A tremendous amount of financial loss is incurred every year as a result of premature failures of swimming pool paints. The cost to repair such failures far outweighs the initial cost of swimming pool painting, since having to drain the pool after a short lived swimming pool resurfacing.
Additional liability may also be expected if a facility must stop operation for the necessary repairs to be made. Swimming pool coating failures can occur for dozens of reasons, although they are typically a result of an inferior product; poor application, a defective coating, or an inadequate specification. A determination of the fundamental causes behind coating failures is critical. We will help you find and expose every imperfection regarding your swimming pool. Not only does this help in assigning financial responsibility, but knowing how a coating or substrate has failed is often the first step plan how to fix it.
Most sealers or coatings are made to resist water, not to waterproof, read the label on the buckets and review the MSDS data. Some sealers/coatings have a high odor requiring you to move out. Ultraguard is odorless and NO VOC’s.
Rubber membrane coatings not only smell and remain tacky but also out gas leaving you with a potentially dangerous environment.
Water based coatings break down with water, why would someone waterproof anything with a product that breaks down with water?
The hidden TRUTH is…epoxy/EHB, rubber-based, paints and coatings, dry from the bottom up, causing hydration (water, air and metals airing outward), pushing out the new coating that has been applied causing pin holes to appear, and the new coating to de-laminate, flake, peel or blister.
The failure of paints that have been applied over concrete, cement, plaster, marcite and gunite is most often due to a chemical reaction between alkali in the concrete and oils in the paint. This reaction is called saponification. This is the cause of the white film that is found on walls and floors and also the cause of flaking, peeling and blistering of the paint on the surface. Even in situations where saponification does not occur, adhesion problems, peeling, flaking, chalking and cracking are often still an issue on concrete. The root cause is still the alkali, lime and moisture in the concrete attacking the paint.
Alkali rich concrete has an extremely high pH, which reduces the bonding strength of most paints, sealers and coatings.
Pool paint which is rubber-based is not viable solution because it will only last a few years before it peels and blisters and needs to be done again. Years ago paint was a better solution because it was lead-based and lasted for up to 10 years. Due to environmental concerns, lead-based paint is no longer manufactured.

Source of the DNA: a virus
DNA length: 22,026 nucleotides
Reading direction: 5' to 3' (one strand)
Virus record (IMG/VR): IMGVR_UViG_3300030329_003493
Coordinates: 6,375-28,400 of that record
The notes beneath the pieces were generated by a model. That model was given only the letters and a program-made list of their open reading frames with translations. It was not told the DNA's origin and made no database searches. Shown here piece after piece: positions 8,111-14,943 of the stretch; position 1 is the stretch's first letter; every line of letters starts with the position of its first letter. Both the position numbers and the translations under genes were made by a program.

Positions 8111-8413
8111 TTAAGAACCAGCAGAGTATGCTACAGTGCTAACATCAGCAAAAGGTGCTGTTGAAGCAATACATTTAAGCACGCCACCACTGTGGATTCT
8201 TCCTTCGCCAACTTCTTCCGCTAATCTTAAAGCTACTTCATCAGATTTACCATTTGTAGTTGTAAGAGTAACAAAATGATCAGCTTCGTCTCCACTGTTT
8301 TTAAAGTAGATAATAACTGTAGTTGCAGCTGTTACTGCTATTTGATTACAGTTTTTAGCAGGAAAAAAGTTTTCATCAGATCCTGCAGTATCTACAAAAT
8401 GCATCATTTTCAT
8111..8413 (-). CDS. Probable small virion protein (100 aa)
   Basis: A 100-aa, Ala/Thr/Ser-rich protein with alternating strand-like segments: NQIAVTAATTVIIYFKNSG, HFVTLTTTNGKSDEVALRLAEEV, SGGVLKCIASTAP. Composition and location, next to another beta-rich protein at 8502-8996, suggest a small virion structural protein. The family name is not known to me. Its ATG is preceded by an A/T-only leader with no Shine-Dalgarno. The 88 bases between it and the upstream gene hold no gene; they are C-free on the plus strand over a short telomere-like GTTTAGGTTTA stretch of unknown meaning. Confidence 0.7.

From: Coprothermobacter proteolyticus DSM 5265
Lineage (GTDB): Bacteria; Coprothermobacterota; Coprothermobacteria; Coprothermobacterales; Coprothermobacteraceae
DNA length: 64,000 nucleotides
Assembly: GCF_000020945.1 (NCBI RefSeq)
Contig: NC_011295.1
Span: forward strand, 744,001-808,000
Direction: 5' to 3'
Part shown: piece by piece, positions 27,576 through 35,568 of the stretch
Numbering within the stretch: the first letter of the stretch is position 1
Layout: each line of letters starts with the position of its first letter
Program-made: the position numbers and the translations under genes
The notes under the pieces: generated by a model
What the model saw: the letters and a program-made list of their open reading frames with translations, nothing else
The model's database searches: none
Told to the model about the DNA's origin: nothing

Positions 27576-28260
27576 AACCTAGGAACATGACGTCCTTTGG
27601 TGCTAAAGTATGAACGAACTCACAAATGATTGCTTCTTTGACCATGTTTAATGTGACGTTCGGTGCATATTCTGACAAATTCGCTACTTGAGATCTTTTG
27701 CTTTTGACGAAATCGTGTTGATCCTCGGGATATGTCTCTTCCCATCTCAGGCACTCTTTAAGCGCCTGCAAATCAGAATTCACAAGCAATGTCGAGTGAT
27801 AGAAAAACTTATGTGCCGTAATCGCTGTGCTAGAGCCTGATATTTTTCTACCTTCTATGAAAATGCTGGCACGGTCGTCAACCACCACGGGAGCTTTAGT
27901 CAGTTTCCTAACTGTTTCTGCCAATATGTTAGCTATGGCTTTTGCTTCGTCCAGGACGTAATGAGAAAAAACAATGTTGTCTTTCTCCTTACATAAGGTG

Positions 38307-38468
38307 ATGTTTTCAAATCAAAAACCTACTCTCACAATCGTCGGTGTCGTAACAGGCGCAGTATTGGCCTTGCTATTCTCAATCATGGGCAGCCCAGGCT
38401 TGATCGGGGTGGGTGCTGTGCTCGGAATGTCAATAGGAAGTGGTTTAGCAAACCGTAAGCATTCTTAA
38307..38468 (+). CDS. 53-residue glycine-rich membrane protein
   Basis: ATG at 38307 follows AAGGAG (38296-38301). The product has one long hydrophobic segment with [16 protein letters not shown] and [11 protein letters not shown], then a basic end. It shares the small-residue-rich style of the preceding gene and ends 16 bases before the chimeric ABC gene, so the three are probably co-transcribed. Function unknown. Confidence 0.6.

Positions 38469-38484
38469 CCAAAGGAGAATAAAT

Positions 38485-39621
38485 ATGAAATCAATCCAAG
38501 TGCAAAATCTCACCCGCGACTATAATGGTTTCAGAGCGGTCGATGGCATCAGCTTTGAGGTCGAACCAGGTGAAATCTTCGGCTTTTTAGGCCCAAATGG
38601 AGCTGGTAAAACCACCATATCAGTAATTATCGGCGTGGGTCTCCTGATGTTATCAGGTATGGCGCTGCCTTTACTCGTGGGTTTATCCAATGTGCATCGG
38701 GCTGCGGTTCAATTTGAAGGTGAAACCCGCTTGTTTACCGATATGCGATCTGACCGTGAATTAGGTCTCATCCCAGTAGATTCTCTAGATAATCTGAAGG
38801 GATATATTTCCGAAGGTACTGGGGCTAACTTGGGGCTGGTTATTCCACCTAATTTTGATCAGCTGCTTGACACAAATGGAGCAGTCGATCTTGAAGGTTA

Epoxy pool paint is not a feasible solution because it will begin to crack within 2 to 3 years and it must be done again.
Only true 100% solids Super Epoxy can be used for acid containment, water containment and food containment. The chlorine of your pool cannot breakdown Super Epoxy. Do not be misled by other epoxy paint manufacturers that claim they have EHB. If you wipe your pool and there is chalk on your hand, you have been hornswaggled.
Paint products that claim to be EHB coatings. Most paint products have clay products and additives, which are water or oil base. Products, which are based with solvents such as MEK, Acetones or zylenes, usually have a pot life of 3-4 hours. Any coating at time of mixing with a 3-4 hour pot life is paint and positively not an EHB. Any product that needs to be heated or a solvent added to it usually will break down and oxidize in a short period of time and will chalk. If a product contains over 20 percent powders such as some epoxy paints they are not true 100% solids and contain too many powders which will cause flaking and delamination. Some can have up to 68% powders, which will never stand up to any kind of water containment. Epon epoxy resins are for floor applications, which a lot of companies use for pool coatings, and they will not stand up to chlorine chemicals. Any product that is water based also is usually a paint product.
Steps are one area of the pool that has major wear and tear due to patron traffic. This is not the ideal area to have a 2 mil coating.
Only industrial coatings have any longevity. The easiest way of knowing if it is a true epoxy high build coating and not the typical epoxy paint, is to find out how long after applying you can add water to your pool. If you must wait 5 to 7 days and be concerned about rain or humidity you know it is paint. If it is called paint do not apply on swimming pools there is a reason it is called paint. Paints and coatings are always a temporary application.
A true polymer product will be thick, but not thin like water that is why paints and epoxy paints have only a 2-mil application. When you add solvents it destroys the true molecules of the product and turns it into paint, which is now a porous finish. Any porous finish will never last more than 2 or 3 years before it starts to fail.
Pool coatings applied via airless or plural sprayer may achieve proper penetration but fail to achieve millage thickness required to provide durability and longevity. Numerous coats will need to be applied and overtax your budget.